Summary: The rise of the junk patents and what we are taught about them by the news, including some news about the unitary patent in Europe
THE UNITARY patent [1, 2, 3, 4, 5, 6, 7] drew opposition in several countries and also among some British MPs. Despite all that we know about the harms of patent maximalism, patent lawyers in Europe keep promoting it and argue for the inevitability of this looting of public knowledge:
It certainly is a sign of progress (although some would say in the wrong direction) that the Secretariat of the EU Council is about to finalise the Regulation for implementing the Unitary Patent (see Document CM 1068/12). Apparently, the dice is cast with respect to the Unitary Patent and, thus, with respect to the highly controversial question as to whether or not Articles 6 to 8 (effects of patents) should remain in the proposed Regulation so that substantive patent law will be subject to review by the Court of Justice of the European Union in future.
We have not heard about the unitary patent in a while, which either means that the public is left out or that no significant progress is being made. Lawyers have their own interests here and therefore a bias too. Over in Australia we see a similar type of crowd doing something similar. Patent boosters in Australia argue in favour of software patenting. It’s from a pro-patents blog that says:
The US Supreme Court has established three exceptions to the broad principle that all machines, processes, manufactures and compositions of matter are patentable under 35 USC §101 – laws of nature, physical phenomena and abstract ideas.
In Australia, it is settled law that the ‘manner of manufacture’ test for patent-eligibility excludes laws of nature, mere discoveries, ideas, scientific theories, schemes and plans. Mathematical formulae and algorithms are also excluded, to the extent that claims are not meaningfully limited to their use as part of a patentable practical application.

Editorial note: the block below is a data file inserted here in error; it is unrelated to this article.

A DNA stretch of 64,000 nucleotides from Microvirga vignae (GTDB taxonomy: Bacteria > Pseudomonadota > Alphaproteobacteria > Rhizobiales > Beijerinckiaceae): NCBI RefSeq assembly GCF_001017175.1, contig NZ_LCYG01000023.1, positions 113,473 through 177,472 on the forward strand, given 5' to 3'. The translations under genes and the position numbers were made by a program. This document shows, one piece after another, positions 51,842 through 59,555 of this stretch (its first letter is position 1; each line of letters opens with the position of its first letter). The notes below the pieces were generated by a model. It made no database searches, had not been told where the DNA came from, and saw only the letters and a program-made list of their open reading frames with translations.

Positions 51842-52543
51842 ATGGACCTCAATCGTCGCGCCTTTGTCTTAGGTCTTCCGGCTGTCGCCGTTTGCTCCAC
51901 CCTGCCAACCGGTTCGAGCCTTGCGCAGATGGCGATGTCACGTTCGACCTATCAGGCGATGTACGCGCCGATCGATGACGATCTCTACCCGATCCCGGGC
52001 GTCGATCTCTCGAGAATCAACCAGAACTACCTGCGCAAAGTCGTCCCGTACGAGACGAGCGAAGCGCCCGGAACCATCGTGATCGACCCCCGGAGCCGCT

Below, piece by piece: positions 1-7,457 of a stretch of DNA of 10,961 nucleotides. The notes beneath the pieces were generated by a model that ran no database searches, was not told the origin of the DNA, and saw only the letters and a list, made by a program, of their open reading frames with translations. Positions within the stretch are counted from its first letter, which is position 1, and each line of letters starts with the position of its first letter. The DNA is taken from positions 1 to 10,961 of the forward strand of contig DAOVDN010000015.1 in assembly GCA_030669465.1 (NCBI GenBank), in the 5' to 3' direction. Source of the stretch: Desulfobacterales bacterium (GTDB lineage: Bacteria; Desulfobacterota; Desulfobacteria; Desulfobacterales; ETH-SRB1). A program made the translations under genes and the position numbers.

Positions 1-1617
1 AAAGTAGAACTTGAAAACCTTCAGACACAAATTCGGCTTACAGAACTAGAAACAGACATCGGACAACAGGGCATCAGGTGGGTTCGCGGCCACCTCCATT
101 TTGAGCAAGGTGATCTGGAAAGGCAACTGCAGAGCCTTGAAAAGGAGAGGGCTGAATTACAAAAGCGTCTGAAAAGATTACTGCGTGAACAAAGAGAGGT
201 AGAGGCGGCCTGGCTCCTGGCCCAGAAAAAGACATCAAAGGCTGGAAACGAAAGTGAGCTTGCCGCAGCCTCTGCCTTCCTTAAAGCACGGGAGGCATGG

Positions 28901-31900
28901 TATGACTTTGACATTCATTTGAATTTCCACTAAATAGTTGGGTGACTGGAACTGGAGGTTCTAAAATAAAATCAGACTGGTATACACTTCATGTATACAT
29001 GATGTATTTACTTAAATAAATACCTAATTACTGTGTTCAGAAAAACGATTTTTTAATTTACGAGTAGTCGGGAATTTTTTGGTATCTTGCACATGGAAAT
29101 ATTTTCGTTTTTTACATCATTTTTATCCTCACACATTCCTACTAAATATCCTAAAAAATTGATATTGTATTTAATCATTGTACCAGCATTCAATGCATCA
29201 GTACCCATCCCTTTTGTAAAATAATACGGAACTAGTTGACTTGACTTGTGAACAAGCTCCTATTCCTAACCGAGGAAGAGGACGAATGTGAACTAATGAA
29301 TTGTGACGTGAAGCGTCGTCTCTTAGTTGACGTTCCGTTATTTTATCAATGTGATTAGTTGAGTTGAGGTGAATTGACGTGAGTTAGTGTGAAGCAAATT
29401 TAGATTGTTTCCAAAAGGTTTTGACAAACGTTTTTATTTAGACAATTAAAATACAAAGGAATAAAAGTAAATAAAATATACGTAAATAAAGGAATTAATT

It can therefore be seen that, while the precise terms used differ in the two countries, there is a broad similarity between the fields of excluded subject matter in Australia and the US.
As we showed last year, there was some lobbying in Australia and a perpetual attempt to spread the venom of the US patent system to another continent (just like in Europe). It’s not about innovation, it is about greed. When multinationals are calling out the alligators with some more litigators (new hirings) they do nothing to promote innovation. Usually they merely impede it. Here is an example of another software patent being granted. Some of them are so embarrassingly trivial and CNET catches up with old news about Microsoft withdrawing one such embarrassing patents among several that it uses to extort Linux/Android (this one in the B&N case). To quote:
Microsoft withdrew a patent from the list of ones that it claims Barnes & Noble violates with its Nook e-readers in the software giant’s case against the bookseller before the U.S. International Trade Commission.
The ITC is not done looking at the anti-competitive patent misuses by Microsoft. Microsoft lobbyists, however, try to change the story. █